Users of water from the La Cotte stream have been complaining of pollution in the stream since late November 2016. Problems experienced included discolouration; yeasty, sewerage-type smells; slimy deposits in the stream and soapy/frothing water that clogs filters in irrigation systems. The source of the pollution was identified as the Libstar 3 plant on Chamonix farm.
According to Libstar’s corporate brochure: “The Group concentrates on supplying the needs of the private label segments of larger retailers, the manufacturing of products for brand owners as well as its own branded products and the food service industry.” Libstar’s clients include food service players, including McDonalds and KFC, major retailers such as PicknPay and Woolworths, large brand house such as Unilever, Tiger Brands and Nestlé.
The primary users of water from the La Cotte stream are a number of down-stream farmers, who use it for irrigation purposes, and the Franschhoek Cellar, that uses it for cleaning purposes as part of the wine making process.
As a result of the pollution Franschhoek Cellar has had to incur additional costs, as they had to replace the water they use from the La Cotte stream with municipal water. Franschhoek Cellar’s owners, DGB (Pty) Ltd indicated to the Tatler that they “will not be claiming reimbursement at this stage, but reserve the right to institute a claim if the situation regarding the pollution is not rectified.”
Water quality analyses by downstream water users in November 2016 and January 2017 showed acidification of the water, increased dissolved solids and increased levels of Sodium, Potassium, Calcium and Magnesium. The January tests also showed increased E coli levels – although these were still within the environmental disposal limits.
(The comparison is between samples taken from the La Cotte stream at points above and below its confluence with the Chamonix stream.)
In response to questions from the Tatler Libstar acknowledged that “there have been some issues that were identified during the start-up and commissioning of the new effluent treatment system at our water bottling operation on the Chamonix farm.” According to Libstar “A faulty pump control resulted in sporadic overflow from the waste water handling system from the cool drink and water bottling plant.” Libstar also pointed out that “the installation and operation of the plant falls under the landlord’s jurisdiction.”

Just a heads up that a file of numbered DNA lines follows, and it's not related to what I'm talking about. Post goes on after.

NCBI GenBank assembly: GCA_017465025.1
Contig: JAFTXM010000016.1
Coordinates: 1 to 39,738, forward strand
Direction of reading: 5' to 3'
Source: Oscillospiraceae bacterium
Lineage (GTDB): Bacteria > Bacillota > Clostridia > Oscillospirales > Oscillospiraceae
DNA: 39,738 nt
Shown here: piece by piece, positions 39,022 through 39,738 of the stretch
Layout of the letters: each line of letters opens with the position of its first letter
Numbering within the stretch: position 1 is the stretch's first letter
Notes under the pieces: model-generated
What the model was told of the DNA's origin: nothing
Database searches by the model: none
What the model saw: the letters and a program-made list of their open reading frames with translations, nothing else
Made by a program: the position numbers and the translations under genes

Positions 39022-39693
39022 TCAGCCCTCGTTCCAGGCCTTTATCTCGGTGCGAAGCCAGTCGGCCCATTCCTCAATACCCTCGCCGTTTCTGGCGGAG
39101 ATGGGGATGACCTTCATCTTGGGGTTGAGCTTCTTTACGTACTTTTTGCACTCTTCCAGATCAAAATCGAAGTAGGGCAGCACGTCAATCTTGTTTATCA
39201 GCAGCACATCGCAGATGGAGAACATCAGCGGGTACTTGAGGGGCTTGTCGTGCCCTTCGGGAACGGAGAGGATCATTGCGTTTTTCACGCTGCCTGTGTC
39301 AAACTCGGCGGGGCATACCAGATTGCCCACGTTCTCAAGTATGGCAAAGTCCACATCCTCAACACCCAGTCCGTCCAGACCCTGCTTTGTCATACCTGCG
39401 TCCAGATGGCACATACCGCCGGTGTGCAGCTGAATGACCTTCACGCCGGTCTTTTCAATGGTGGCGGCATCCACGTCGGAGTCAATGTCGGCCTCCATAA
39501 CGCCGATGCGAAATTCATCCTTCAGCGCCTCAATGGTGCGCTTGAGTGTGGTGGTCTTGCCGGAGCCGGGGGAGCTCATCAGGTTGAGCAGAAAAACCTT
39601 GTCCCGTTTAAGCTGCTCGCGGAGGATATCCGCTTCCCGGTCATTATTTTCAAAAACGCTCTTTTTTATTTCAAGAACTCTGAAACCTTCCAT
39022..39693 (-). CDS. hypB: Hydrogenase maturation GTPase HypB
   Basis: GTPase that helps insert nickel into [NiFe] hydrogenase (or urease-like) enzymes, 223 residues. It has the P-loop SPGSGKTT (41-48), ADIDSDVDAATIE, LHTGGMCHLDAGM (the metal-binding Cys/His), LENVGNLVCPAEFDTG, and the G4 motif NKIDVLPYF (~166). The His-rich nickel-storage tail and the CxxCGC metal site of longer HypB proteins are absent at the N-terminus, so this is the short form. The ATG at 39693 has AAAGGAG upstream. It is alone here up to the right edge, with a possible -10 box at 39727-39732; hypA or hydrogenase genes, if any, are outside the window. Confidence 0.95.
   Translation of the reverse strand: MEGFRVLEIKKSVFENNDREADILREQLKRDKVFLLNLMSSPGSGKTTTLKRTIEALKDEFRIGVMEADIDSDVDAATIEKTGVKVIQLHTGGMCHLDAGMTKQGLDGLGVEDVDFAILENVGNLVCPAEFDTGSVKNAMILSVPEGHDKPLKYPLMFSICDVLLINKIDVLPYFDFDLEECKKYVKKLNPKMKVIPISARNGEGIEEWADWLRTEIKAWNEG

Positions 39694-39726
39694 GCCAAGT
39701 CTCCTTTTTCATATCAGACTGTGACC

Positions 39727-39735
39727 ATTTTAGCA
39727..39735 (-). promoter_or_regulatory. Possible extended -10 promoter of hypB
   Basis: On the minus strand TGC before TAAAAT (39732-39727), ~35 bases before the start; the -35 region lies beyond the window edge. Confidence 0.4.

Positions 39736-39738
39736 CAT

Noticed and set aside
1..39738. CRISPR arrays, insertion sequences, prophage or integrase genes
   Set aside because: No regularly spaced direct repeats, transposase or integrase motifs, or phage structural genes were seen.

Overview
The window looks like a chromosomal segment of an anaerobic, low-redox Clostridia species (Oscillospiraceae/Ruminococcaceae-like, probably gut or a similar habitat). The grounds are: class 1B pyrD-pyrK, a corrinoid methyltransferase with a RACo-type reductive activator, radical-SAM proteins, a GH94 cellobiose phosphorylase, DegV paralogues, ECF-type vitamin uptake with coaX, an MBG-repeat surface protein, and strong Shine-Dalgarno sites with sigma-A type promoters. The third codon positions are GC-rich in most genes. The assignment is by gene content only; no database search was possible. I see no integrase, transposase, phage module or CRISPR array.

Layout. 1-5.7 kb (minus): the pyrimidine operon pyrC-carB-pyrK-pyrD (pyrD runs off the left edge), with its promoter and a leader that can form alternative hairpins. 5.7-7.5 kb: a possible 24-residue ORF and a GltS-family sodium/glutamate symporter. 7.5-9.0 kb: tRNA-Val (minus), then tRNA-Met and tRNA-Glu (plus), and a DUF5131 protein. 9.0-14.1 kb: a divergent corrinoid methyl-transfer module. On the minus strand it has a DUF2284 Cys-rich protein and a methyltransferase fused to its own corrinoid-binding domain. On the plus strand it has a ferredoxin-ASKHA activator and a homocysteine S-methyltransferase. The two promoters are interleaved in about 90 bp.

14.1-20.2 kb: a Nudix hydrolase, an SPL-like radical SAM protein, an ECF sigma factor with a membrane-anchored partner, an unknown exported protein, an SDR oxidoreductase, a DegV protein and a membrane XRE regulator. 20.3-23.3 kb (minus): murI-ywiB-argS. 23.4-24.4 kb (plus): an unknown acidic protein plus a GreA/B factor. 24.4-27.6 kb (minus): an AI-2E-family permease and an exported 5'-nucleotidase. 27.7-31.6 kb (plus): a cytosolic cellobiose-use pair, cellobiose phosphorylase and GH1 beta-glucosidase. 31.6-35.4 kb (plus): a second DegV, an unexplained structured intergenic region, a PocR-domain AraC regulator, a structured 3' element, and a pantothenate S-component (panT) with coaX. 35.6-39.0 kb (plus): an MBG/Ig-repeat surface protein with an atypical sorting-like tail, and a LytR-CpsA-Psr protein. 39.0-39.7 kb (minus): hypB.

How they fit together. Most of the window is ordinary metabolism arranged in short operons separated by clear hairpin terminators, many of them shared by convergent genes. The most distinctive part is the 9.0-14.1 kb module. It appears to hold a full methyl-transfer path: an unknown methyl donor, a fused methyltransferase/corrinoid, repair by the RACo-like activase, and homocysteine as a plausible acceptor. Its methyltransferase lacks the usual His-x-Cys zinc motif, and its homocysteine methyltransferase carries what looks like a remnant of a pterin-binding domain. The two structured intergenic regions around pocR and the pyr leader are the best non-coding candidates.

Libstar assured the Tatler that corrective measures have been taken and that as of the end of January 2017 all problems have been resolved. The corrective measures include:
· Replacement of the 1000 litre buffer tank with a 5000 litre tank, with a second one to follow,
· Installation of an upgraded drain pump, as well as a standby pump,
· Installation of alarms in the buffer tanks to alert management if levels surpass a predetermined safe level,
· Further improvement of the wastewater treatment system is being conducted by Libstar’s wastewater treatment contractor. This is included in Chamonix’s Water Safety Plan which will be submitted to the Dept. of Water and Sanitation (DWS) and Stellenbosch Municipality.
· Irrigated treated effluent is monitored monthly in accordance with DWS requirements, ad hoc internal monitoring is done and an independent laboratory is recording regular samples of the irrigated effluent and the water quality in the stream.
Relevant authorities, including Stellenbosch Municipality, the Western Cape Department of Environmental Affairs and Development Planning and the Department of Water and Sanitation are aware of the work that has been done and continue to monitor the situation.